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Chinese journalists bolstered in strike against censorship

Hundreds attend rally; support comes from Web

Protest banners and flowers were placed outside Southern Weekend newspaper Monday. Angry journalists have called for the removal of Guangdong’s top propaganda official.

Associated Press

Protest banners and flowers were placed outside Southern Weekend newspaper Monday. Angry journalists have called for the removal of Guangdong’s top propaganda official.

BEIJING — Hundreds of people gathered outside the headquarters of a newspaper office in southern China on Monday to show their support for journalists who had declared a strike to protest what they called overbearing censorship by provincial propaganda officials.

The journalists, who work for Southern Weekend, a relatively liberal newspaper that has come under increasing pressure from officials, also received support on the Internet from celebrities and well-known commentators.

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‘‘Hoping for a spring in this harsh winter,’’ Li Bingbing, an actress, said to her 19 million followers on a microblog account.

Yao Chen, an actress with more than 31 million followers, cited a quotation by Alexander Solzhenitsyn, the Russian Nobel laureate and dissident: ‘‘One word of truth outweighs the whole world.’’

Many of the people who showed up Monday at the newspaper offices in Guangzhou, the capital of Guangdong province, carried banners with slogans and white and yellow chrysanthemums, a flower that symbolizes mourning. One banner read: ‘‘Get rid of censorship. The Chinese people want freedom.’’ Police officers watched the protesters without immediately taking any harsh actions.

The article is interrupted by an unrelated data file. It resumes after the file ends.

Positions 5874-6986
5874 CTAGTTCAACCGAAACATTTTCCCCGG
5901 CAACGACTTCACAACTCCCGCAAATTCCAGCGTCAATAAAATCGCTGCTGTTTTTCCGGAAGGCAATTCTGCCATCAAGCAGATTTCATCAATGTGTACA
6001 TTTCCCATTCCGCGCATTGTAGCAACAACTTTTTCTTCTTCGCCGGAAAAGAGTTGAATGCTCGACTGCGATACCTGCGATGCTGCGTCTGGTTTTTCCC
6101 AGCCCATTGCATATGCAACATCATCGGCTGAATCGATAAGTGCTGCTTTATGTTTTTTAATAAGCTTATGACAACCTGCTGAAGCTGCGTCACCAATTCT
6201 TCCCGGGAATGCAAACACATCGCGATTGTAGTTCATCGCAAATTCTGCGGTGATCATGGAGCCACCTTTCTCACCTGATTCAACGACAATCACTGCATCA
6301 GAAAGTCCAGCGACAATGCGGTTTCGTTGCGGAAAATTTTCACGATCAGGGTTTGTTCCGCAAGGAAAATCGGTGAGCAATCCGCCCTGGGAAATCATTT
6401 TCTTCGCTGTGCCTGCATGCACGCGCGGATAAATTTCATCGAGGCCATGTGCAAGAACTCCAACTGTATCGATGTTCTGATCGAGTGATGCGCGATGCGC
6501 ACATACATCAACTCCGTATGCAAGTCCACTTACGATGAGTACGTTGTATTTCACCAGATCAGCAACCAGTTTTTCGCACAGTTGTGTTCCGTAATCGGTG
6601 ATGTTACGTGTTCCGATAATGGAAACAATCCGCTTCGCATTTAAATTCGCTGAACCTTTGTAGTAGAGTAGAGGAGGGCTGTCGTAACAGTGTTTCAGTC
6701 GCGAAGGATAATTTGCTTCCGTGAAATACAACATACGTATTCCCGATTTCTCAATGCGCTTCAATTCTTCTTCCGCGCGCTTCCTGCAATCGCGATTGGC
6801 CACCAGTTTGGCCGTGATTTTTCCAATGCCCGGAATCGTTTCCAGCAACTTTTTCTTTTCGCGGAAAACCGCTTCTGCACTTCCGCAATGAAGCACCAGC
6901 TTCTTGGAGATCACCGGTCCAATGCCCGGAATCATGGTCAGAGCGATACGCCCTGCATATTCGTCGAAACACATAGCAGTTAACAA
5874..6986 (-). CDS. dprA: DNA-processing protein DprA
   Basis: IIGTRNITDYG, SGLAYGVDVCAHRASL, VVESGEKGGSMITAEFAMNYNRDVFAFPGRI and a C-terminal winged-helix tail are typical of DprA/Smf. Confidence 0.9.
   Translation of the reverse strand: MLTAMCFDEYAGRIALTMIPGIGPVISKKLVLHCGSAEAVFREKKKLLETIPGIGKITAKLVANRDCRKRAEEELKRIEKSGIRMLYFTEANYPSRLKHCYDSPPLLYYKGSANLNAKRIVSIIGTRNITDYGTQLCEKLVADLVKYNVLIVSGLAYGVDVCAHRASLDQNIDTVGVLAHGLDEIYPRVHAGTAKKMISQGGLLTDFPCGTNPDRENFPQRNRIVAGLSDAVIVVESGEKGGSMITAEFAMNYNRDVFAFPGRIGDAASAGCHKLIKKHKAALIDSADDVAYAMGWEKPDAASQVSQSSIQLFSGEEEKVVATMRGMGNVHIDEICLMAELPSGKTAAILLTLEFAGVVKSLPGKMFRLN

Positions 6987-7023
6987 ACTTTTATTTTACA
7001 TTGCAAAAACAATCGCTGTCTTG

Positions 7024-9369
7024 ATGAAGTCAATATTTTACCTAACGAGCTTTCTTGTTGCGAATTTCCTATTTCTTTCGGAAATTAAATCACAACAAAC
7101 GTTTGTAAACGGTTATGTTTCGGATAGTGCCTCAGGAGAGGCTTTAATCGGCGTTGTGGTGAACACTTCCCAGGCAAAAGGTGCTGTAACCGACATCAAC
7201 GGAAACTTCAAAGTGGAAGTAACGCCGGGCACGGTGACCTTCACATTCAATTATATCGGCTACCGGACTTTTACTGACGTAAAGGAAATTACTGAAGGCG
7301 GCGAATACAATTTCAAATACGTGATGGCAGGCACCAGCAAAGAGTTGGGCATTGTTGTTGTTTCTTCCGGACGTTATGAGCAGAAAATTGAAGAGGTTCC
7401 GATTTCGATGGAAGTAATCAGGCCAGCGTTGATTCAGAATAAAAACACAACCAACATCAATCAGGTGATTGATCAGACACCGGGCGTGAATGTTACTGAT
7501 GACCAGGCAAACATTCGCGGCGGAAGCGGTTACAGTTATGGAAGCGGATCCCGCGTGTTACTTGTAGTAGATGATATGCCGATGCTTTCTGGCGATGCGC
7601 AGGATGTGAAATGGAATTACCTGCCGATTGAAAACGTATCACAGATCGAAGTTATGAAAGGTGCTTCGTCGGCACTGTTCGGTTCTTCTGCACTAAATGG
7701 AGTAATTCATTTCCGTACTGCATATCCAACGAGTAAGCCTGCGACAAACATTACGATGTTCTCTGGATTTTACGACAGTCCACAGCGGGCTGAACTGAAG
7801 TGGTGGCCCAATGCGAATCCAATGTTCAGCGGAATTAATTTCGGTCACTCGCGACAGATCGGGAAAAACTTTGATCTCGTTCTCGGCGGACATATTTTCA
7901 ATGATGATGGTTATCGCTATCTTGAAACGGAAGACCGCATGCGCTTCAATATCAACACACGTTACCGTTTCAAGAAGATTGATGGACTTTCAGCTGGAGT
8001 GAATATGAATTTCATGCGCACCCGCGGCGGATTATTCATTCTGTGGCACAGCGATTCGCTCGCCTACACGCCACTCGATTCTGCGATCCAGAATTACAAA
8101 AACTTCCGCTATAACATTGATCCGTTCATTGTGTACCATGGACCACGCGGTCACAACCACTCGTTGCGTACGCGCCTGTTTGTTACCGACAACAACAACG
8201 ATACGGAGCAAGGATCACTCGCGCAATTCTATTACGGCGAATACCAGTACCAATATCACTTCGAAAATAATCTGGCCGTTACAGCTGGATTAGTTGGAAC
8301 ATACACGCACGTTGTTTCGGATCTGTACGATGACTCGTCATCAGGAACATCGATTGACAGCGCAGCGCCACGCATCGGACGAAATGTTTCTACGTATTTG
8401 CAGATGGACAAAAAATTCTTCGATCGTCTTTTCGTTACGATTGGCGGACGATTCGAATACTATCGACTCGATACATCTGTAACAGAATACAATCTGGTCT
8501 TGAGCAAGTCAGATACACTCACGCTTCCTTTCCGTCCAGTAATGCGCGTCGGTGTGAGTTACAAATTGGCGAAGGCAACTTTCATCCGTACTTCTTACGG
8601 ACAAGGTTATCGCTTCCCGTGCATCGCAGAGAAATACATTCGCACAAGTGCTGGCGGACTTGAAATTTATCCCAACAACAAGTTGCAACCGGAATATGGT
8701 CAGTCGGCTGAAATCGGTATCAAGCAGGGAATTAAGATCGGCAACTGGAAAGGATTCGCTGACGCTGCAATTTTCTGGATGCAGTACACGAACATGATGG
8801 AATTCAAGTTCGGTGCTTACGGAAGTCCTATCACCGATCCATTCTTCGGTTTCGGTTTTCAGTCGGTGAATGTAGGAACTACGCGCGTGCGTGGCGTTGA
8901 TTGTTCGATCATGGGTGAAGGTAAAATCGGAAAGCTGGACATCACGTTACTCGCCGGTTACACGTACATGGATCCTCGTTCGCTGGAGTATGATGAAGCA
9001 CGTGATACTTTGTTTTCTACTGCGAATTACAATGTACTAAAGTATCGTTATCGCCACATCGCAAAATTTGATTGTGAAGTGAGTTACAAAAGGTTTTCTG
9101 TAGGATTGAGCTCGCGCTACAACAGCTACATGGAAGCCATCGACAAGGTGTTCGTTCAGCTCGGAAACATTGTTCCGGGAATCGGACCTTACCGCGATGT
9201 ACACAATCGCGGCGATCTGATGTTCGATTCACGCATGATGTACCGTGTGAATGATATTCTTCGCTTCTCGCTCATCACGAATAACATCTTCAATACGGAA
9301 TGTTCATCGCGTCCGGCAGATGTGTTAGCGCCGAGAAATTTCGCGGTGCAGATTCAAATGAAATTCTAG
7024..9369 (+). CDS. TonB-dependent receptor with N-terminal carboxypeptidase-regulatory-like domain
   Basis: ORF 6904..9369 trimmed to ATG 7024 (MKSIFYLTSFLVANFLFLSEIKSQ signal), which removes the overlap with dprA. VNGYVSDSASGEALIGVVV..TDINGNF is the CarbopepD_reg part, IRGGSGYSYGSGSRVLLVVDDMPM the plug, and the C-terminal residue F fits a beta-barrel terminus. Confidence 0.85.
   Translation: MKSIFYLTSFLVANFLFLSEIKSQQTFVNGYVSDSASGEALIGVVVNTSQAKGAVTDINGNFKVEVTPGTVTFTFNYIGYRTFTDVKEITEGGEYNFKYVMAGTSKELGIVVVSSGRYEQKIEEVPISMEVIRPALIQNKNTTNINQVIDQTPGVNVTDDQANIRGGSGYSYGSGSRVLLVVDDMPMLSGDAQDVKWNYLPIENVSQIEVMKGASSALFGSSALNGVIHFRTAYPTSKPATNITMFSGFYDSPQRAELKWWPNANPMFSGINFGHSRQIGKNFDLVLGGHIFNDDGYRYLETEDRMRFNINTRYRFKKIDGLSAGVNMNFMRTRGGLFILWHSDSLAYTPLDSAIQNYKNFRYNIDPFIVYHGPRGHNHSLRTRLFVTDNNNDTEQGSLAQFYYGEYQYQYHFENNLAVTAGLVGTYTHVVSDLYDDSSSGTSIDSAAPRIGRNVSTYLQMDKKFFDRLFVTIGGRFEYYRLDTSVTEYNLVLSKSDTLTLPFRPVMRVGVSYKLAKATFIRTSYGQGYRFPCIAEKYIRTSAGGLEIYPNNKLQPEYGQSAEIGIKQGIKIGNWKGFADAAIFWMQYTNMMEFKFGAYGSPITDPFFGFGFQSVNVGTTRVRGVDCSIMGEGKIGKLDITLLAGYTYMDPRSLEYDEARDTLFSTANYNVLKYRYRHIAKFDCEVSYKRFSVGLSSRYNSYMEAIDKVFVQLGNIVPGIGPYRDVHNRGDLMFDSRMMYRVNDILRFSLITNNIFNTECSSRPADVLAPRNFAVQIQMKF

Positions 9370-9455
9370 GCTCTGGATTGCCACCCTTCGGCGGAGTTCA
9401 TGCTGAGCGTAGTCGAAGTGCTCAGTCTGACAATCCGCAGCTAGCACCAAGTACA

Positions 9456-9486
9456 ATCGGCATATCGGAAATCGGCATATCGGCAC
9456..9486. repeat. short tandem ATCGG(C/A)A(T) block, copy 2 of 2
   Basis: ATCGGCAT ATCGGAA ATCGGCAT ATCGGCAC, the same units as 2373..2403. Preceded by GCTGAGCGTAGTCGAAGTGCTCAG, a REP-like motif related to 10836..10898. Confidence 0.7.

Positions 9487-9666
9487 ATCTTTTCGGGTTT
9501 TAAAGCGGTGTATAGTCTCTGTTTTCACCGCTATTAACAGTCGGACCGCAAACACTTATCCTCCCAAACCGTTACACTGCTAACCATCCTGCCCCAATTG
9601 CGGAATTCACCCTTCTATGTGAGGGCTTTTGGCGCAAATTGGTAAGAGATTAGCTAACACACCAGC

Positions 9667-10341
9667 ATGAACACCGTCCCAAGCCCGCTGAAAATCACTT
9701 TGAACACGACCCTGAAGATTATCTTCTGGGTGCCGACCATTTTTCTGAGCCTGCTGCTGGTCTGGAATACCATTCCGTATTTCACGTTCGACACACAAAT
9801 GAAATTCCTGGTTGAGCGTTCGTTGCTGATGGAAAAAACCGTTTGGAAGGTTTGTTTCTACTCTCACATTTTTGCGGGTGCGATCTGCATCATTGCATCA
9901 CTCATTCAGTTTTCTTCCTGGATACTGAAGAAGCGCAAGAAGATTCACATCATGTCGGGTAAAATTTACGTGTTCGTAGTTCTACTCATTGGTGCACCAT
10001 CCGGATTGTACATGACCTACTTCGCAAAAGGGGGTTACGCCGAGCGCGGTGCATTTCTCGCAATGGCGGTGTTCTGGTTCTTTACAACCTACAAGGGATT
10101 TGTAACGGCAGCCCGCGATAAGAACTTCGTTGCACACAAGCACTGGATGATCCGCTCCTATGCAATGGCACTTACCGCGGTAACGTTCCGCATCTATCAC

The angry journalists at Southern Weekend have been calling for the removal of Tuo Zhen, the top propaganda official in Guangdong, whom the journalists blame for overseeing a change in a New Year’s editorial that ran last week and was supposed to have called for greater respect for rights enshrined in the constitution under the headline ‘‘China’s Dream, the Dream of Constitutionalism,’’ according to the China Media Project at the University of Hong Kong.

The editorial went through layers of changes and ultimately became one praising the current political system, in which the Communist Party exercises authority over all aspects of governance.

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A well-known entrepreneur, Hung Huang, said on her microblog that the actions of a local official had ‘‘destroyed, overnight, all the credibility the country’s top leadership had labored to re-establish since the 18th Party Congress,’’ the November gathering in Beijing that was the climax of the leadership transition.

One Southern Weekend journalist said Monday afternoon that negotiations between the various parties had been scheduled later in the day, but there were no results from any talks as of Monday evening.

It was unclear how many employees in the newsroom had heeded the calls for a strike.

It appeared Sunday that many of Southern Weekend’s reporters had declared themselves on strike. A local journalist who went by the newspaper’s Beijing office Monday said the building appeared to be open but quiet. One employee told the journalist that the people there were not on strike.

The conflict was exacerbated Sunday night by top editors at the newspaper, who posted a message on the publication’s official microblog saying that the New Year’s editorial had been written with the consent of editors at the newspaper.

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